Nasal Spray May Stop Depression
New research from Mount Sinai Hospital in New York City shows that an antidepressant nasal spray can become effective within 24 hours – an unusually rapid amount of time.
The ketamine spray was well-tolerated by patients who have treatment-resistant major depressive disorder.
Of 18 patients who took ketamine or the placebo saline for two days, eight responded to ketamine within 24 hours, while one responded to saline.
The study, which was published in the journal Biological Psychiatry, analyzed 20 patients with major depressive disorder to ketamfroine (a single 50 mg dose) or saline. The change in severity of depression was measured using the Montgomery-Asberg Depression Rating Scale. Investigators also looked at changes in self-reporting of depression.
James W. Murrough, MD, principal investigator, said that "there is an urgent clinical need for new treatments for depression with novel mechanisms of action. With further research and development, this could lay the groundwork for…treatments for major depressive disorder."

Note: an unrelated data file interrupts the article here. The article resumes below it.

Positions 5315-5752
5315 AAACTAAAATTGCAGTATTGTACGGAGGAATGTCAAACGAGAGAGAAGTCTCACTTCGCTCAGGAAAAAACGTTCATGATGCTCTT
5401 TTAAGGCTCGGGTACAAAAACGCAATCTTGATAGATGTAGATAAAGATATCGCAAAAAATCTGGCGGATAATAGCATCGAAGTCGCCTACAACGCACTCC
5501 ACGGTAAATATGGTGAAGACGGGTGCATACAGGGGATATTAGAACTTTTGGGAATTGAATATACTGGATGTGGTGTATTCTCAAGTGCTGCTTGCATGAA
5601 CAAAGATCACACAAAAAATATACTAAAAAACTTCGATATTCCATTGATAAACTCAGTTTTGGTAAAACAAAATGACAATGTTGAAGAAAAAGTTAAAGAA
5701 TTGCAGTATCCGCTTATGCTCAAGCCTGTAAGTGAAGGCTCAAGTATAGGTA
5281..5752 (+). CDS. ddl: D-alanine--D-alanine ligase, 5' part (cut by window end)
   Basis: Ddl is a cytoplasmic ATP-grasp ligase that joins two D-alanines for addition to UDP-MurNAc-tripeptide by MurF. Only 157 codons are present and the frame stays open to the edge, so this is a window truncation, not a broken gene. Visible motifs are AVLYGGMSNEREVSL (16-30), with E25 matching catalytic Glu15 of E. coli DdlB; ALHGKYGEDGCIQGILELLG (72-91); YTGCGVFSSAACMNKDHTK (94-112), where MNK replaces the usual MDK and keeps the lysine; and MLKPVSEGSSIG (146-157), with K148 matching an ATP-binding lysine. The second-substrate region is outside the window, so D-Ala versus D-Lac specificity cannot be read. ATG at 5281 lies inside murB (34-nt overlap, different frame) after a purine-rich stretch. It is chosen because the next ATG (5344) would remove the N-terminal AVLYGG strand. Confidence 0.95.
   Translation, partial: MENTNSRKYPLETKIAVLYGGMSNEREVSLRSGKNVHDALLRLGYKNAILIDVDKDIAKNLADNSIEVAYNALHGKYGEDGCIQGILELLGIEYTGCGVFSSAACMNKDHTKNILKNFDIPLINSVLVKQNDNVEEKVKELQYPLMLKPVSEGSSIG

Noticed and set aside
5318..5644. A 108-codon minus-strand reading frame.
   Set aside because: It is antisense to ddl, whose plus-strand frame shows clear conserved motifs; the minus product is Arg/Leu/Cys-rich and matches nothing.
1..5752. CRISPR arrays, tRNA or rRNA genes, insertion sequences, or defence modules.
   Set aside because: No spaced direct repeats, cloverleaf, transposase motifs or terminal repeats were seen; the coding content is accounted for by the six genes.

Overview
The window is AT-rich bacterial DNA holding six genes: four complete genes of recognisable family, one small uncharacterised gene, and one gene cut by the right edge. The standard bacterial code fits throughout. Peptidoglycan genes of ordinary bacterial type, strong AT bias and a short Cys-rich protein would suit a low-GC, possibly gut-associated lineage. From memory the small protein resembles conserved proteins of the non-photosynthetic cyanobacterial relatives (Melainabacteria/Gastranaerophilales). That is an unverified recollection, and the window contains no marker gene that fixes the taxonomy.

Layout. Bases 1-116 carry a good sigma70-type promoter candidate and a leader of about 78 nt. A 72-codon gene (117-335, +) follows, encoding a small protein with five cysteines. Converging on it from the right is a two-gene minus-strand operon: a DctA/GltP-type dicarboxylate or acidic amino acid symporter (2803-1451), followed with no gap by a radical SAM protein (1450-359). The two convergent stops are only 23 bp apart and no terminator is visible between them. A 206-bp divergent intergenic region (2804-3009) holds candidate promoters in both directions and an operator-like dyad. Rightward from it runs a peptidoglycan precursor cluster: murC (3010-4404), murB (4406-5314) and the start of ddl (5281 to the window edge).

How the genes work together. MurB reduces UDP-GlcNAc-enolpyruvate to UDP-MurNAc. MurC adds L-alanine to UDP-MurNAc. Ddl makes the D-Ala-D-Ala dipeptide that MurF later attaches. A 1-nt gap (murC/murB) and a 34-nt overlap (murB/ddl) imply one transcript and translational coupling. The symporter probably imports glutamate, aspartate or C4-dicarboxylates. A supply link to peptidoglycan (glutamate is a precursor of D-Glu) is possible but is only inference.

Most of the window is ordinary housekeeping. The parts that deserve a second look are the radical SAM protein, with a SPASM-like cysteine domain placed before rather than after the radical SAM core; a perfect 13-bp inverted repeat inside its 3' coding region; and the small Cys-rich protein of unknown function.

Ketamine is an FDA-approved anesthetic. It has been used in animals and humans for years. Ketamine has also been a drug of abuse and can lead to psychiatric or cognitive problems when misused. The doses used for depression are low.
The researchers now hope to examine exactly how ketamine works and what range of dosage would be appropriate.